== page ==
The science: A 2009 study of people in Switzerland, published in the journal Circulation, found that those living at high altitudes had a 22 per cent lower risk of dying of coronary heart disease.
Why it helps: Nobody’s quite sure. Scientists say the extra UVA exposure, which means more vitamin D, could be one benefit. Measurement of vitamin D levels in various population samples in Australia and New Zealand has revealed an unexpectedly high prevalence of vitamin D deficiency – a condition that may lead to bone disorders and heart disease – among children, adults, the elderly and other vulnerable groups.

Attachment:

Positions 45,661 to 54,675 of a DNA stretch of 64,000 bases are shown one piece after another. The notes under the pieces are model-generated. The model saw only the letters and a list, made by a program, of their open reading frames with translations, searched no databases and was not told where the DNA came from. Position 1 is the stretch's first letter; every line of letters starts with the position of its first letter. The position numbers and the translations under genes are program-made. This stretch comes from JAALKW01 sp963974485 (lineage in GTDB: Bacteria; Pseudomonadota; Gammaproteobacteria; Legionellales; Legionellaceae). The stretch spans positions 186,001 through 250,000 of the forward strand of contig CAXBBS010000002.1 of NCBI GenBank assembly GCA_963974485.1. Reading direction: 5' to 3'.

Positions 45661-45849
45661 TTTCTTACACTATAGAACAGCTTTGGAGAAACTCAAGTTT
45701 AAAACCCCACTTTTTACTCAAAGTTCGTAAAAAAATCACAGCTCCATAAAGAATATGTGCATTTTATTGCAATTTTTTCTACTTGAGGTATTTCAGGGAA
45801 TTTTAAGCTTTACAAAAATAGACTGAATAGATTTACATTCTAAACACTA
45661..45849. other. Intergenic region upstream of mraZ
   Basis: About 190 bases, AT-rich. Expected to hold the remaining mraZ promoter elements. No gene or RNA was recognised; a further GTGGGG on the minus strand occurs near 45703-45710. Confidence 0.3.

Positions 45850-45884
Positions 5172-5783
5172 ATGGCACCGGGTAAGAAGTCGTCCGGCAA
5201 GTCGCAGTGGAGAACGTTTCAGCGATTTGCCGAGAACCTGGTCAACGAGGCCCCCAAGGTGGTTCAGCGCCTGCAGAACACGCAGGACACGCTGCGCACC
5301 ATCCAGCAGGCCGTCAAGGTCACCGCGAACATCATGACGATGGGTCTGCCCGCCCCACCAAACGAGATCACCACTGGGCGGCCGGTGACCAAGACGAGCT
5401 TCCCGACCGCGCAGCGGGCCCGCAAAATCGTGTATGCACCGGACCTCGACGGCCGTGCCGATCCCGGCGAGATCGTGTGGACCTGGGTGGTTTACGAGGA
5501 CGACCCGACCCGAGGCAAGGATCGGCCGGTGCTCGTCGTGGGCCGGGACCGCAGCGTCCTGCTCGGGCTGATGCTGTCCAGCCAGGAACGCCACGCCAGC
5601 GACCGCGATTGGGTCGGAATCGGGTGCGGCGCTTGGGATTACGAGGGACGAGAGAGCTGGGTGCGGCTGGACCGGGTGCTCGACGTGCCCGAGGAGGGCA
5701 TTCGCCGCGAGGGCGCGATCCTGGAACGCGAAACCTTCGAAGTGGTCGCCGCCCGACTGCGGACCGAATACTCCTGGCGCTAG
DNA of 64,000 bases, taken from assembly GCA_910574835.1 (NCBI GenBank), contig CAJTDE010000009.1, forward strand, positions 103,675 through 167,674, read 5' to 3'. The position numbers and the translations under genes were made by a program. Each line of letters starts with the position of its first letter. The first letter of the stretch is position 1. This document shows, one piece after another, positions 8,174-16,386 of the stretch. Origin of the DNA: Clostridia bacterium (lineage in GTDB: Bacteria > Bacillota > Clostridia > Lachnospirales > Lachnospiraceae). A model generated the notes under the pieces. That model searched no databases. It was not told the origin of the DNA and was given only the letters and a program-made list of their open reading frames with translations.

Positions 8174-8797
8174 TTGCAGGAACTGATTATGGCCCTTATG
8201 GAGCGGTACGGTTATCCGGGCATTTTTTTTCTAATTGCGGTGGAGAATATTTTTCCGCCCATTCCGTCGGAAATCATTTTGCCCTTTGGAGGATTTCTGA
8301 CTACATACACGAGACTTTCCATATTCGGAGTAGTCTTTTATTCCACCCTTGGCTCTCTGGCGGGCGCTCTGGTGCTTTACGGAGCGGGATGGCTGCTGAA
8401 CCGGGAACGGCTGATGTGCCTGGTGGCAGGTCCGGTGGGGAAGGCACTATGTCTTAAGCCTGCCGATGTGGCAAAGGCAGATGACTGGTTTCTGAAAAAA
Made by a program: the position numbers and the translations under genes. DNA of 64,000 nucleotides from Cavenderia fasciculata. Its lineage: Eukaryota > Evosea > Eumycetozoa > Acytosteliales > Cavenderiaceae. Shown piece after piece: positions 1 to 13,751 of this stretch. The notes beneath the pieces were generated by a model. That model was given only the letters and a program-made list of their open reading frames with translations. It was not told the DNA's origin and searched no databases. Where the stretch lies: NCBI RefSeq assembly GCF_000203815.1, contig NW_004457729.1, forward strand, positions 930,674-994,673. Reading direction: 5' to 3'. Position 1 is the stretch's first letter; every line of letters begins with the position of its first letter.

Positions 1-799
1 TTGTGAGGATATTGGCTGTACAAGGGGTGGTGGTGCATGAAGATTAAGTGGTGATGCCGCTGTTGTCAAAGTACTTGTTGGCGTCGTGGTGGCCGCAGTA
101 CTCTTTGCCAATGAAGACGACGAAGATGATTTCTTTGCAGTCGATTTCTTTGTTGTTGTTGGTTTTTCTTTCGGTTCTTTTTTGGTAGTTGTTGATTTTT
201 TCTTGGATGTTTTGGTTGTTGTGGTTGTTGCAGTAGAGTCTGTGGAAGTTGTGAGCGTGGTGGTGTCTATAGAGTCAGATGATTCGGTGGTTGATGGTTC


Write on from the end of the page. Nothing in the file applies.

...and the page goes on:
Your move: Most people can benefit from taking 1000 International Units of vitamin D daily, so eat more D-rich foods – salmon, tuna and mackerel are good bets. Also, look to soak up a little sun each day outside of 10am-3pm– up to 10 minutes in the warmer months and half an hour in winter.
Feb 5, 2013